Our study has limitations. First, a selection bias occurred due to the retrospective design of data collection. Secondly, control score , which is informative for assessing patients’ ability to control exodeviation, is absent in our study and cannot be directly inferred from stereoacuity or angle of deviation .
In conclusion, our findings suggest that clinical measures of sensory fusion, fusional convergence amplitude, and stereoacuity cannot serve as a robust predictor for long-term stability of postoperative ocular alignment in patients with IXT who underwent successful surgery without overcorrection at 1 month postoperatively. We hope that our study can motivate more studies that investigate the relationship between binocular function and the stability of ocular alignment, thereby providing new insights into IXT and guiding clinical practice.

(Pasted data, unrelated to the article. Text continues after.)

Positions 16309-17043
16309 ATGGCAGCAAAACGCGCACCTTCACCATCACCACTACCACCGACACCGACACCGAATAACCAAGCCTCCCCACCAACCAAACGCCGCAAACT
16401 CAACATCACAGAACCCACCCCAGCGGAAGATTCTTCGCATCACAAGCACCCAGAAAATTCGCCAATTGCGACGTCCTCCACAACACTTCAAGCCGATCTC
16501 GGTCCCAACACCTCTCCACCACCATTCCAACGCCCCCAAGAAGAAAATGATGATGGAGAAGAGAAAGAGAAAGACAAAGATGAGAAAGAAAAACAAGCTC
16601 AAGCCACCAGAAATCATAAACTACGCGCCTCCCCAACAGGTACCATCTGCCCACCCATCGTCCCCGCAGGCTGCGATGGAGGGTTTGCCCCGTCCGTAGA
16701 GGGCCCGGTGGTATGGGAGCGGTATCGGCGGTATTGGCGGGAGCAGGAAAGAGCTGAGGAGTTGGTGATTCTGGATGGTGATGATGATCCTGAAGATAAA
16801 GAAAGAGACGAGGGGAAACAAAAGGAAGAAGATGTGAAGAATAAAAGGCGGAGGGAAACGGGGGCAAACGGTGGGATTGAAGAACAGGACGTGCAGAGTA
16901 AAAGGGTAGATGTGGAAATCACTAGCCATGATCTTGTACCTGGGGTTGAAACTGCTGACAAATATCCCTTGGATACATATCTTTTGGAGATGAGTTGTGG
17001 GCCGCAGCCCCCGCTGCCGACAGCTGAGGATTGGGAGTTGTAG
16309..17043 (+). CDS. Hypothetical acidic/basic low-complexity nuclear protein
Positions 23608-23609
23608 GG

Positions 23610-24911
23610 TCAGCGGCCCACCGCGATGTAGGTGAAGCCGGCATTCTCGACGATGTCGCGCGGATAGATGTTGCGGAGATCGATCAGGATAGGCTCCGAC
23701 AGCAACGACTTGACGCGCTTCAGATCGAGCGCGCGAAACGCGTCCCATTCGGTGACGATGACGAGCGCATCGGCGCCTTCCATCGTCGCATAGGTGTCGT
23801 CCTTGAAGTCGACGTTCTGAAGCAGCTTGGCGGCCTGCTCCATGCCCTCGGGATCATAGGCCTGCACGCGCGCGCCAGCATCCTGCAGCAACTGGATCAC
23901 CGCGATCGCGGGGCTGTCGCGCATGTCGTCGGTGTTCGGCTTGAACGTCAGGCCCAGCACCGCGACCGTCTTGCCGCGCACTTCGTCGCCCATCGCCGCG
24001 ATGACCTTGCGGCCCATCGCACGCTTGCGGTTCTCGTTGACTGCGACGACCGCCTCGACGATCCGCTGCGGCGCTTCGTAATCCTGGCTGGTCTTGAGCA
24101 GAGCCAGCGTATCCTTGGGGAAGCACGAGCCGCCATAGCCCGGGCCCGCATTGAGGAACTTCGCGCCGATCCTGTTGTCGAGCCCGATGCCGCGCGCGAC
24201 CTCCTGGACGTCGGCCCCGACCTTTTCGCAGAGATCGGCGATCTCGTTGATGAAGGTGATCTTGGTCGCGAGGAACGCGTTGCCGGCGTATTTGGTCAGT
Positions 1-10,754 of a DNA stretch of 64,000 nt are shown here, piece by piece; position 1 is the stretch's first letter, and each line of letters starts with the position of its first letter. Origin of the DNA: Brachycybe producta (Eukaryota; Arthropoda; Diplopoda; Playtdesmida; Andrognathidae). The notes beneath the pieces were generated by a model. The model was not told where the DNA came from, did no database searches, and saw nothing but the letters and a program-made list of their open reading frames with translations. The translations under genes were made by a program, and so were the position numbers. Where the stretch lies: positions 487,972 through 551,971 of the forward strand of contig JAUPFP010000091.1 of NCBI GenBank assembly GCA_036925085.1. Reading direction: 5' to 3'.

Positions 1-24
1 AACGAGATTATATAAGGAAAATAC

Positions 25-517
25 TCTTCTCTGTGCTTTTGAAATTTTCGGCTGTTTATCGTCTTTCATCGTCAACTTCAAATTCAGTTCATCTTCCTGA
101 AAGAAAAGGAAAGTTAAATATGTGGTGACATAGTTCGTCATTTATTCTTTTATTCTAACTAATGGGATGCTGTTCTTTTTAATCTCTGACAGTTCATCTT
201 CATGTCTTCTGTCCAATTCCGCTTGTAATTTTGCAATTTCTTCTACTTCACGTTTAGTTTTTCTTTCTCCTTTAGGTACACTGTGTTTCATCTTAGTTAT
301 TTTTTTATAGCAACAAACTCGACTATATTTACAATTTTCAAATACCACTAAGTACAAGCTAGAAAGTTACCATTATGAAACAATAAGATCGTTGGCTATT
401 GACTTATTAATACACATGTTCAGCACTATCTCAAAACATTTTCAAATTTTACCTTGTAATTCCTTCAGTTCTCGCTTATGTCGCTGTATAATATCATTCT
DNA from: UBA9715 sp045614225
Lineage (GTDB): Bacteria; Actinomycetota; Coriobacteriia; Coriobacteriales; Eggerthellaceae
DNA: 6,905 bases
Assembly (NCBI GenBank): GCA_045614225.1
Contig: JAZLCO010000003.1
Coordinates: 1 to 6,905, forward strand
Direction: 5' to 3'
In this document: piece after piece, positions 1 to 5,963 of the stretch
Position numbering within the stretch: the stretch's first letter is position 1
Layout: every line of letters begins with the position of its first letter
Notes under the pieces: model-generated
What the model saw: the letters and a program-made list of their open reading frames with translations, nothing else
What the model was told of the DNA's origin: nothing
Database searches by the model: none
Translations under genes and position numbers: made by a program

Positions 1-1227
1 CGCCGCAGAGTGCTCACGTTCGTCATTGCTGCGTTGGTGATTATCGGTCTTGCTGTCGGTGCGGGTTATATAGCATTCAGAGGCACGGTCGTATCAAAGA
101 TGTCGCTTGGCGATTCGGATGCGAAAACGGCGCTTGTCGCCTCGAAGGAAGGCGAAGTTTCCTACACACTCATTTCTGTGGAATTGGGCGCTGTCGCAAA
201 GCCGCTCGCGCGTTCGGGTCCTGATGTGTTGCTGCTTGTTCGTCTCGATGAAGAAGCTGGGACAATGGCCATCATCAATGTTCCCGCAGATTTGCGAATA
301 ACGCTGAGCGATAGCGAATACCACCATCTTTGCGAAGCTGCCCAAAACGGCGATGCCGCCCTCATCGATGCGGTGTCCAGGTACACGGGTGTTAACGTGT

The data used to support the findings of this study are available from the corresponding author upon request.
The sponsor or funding organizations had no role in the design or conduct of this research.
Conflicts of Interest
The authors declare that there are no conflicts of interest regarding the publication of this paper.
This work was supported by the Zhejiang Provincial Natural Science Foundation of China (Grant no. LY19H120004) and Zhejiang Provincial Medical Health Project (Grant no. 2019KY110) to XY.